Atlético Madrid booked a ticket to the Copa del Rey semi-finals as they saw off Sevilla at the Estadio Cívitas Metropolitano with a hard fought 1-0 victory courtesy of a Memphis Depay goal.
The Dutchman tapped in on 79 minutes after impressive work by Ángel Correa out wide, but the real celebration came with almost the final kick as Pablo Barrios brought down Erik Lamela deep in injury time, only for referee Jesús Gil Manzano to cancel his initial decision to award a penalty.
Here are four of the key talking points from the game.
1. The return to Cholismo
In the space of just four days, Atlético de Madrid sealed two consecutive 1-0 victories, having recorded the same scoreline only twice in the entire season before this week. It was a return to Cholismo, and strong defending in two games reminiscent of another time in the coach’s era.
It’s a positive reflection that rotations and a team not in its best form are still able to grind out results. Sevilla’s entire season depended upon progress in the Copa del Rey, but Atlético were able to wear down their opponents through a war of attrition that really put the entire squad to the test.
This was an old-school Diego Simeone display, one which demanded the very best of a tough tactical battle which was pushed to the limits by Quique Sánchez Flores’ ability to draw out a result by shutting down a game.
El Cholo is showing an ability to adapt and be flexible to get the most out of a more offensive or a more defensive approach. Having that versatility is important not only now, but will be crucial in the Champions League in the months ahead too.
2. An unexpected combination and Simeone’s plan
A collective groan rang around the Metropolitano when Simeone took off Álvaro Morata and Antoine Griezmann on 66 minutes. There was confusion and frustration at what the coach was thinking in bringing on Correa and Memphis, two men who have been struggling for form not only in recent weeks, but in recent months.
It was poetic justice for the coach that it would be a mazy run into the box from Correa to set up a one-touch finish from Memphis to give Atlético the lead. The pair were stretching the slow Sevilla defence with their movement and Memphis held the ball up well, even in the final stages when he was the focal point and outlet for the team.
So the two subs I wouldn’t have put on (at least not at expense of Griezi) combine to finally get the breakthrough. You know, I reckon Simeone might know more than me. Wild suggestion, I realise, but…— Sid Lowe (@sidlowe) January 25, 2024
1-0, Atletico (just when you thought it might escape them).
This duo has a chance to prove themselves and make a point after a difficult spell. Their fresh legs made a difference, and showed that this squad does have just enough depth to compete on all fronts. It was part of El Cholo’s plan to have that energy off the bench, and it worked.
Marcos Llorente and Pablo Barrios came on with 56 minutes on the clock and a clear intention to run down a tiring Sevilla side with their pace and their stamina. Sánchez Flores’ five substitutes had an average age of 29 and were replenishing a line-up which featured the likes of 37-year-old Sergio Ramos and 38-year-old Jesús Navas.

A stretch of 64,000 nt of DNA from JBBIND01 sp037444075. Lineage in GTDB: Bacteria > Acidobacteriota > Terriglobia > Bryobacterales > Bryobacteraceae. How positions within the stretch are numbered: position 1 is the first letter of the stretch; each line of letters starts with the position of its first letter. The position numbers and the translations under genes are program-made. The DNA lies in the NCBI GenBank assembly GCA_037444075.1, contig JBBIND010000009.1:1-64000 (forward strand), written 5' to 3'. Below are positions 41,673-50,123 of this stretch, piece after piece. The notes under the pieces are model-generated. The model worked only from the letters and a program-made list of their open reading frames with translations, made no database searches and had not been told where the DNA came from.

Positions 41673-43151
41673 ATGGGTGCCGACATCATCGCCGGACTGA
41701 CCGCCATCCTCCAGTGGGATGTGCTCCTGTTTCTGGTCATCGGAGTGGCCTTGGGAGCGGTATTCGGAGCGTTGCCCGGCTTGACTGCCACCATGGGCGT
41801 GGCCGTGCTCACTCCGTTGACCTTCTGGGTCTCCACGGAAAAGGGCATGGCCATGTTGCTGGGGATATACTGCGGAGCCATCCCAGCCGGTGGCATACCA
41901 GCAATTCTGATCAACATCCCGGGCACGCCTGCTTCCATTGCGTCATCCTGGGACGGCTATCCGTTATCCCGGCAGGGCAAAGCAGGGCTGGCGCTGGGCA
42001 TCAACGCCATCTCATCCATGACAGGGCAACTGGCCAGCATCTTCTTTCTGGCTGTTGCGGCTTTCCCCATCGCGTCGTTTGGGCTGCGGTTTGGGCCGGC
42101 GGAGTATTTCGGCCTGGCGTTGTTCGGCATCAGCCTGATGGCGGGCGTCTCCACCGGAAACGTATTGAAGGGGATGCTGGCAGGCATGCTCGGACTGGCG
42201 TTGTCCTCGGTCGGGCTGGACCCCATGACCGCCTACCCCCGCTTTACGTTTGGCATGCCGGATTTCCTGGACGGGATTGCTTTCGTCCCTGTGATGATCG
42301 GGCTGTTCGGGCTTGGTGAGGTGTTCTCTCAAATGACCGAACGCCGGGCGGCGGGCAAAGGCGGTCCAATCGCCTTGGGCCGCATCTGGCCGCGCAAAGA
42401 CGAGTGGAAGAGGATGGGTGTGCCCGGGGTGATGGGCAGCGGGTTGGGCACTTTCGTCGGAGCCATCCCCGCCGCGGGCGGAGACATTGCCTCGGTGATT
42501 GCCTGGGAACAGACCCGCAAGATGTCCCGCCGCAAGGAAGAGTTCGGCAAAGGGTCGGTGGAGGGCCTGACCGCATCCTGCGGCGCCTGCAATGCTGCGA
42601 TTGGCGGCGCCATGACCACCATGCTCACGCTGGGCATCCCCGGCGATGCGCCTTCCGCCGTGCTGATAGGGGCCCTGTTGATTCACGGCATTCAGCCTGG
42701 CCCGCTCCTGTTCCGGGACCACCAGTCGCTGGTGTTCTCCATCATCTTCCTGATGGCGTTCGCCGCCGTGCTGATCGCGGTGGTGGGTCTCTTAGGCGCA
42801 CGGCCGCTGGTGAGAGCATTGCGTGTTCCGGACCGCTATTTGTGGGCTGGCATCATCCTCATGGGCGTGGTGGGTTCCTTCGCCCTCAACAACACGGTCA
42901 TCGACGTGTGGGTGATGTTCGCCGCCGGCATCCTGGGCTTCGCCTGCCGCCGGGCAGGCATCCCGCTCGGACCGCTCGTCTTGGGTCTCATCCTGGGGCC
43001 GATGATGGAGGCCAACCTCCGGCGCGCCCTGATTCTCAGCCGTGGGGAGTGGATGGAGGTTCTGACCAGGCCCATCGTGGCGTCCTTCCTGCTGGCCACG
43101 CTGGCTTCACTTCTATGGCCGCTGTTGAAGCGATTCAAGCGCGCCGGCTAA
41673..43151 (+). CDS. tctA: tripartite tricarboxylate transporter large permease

3. How much is Mario Hermoso worth?
One of the standout performers came in defence, where Mario Hermoso produced an outstanding display on the left of the back three. He is the one constant in the defensive unit who has consistently performed at a high level for about 12 months now, and against Sevilla, he found himself perhaps not under the most pressure defensively, but also had a crucial responsibility to bring the ball out and find a way through Sevilla’s deep block.
Hermoso responded by completing 14 passes into the final third with a 90% accuracy rate overall, including four completed long balls from eight attempts.
Hermoso’s contract is up at the end of the season, and there appears to be a stalemate in talks to extend it. The 28-year-old defender is one of the highest-paid players at the club, having arrived pre-pandemic when the club were handing out bonanza contracts left, right and centre, and he has seen many of his team-mates reduce their salaries with new deals. He, however, seems to be reluctant to take the same pay cut.
With performances like this one and interest from Spain, Italy and England, it’s easy to see why Hermoso doesn’t want to reduce his income when he’s at the peak of his career. The issue for Atlético is how far they can stretch their finances and whether they truly want to in order to retain one of Spain’s best defenders. At this point, it might be worth making a stretch.
4. The importance of a home draw
The atmosphere at the Metropolitano for the previous round against Real Madrid was impressive, but it was no one-off. Against Sevilla, a fixture arranged at less than a week’s notice, the Metropolitano was rocking once again. The reception for the team involved flares and chants an hour and a half before kick-off and the singing continued inside the stadium.
It’s fair to say that such support made a difference to push the team toward victory late on in the game. The support in recent weeks has been magnificent, and fans are clearly desperate for a shot at silverware again, having been forced to watch the 2020/21 season from home.
The semi-final draw has given Atlético arguably the toughest possible draw against Athletic Club, a side in the best form in Spain over recent weeks. The Colchoneros also got the typically-unfavourable draw of the first leg at home in the two-legged semi-final, meaning a tricky visit to San Mamés in late February for the second leg.
That puts extra pressure on the tie in early February at the Metropolitano. Atleti’s record in Bilbao in recent years has not been good, and while it will be very unlikely to be settled in the first 90 minutes, Simeone will want to take a lead to the Basque Country. If anyone knows how to win a two-legged knock-out, it’s this coach.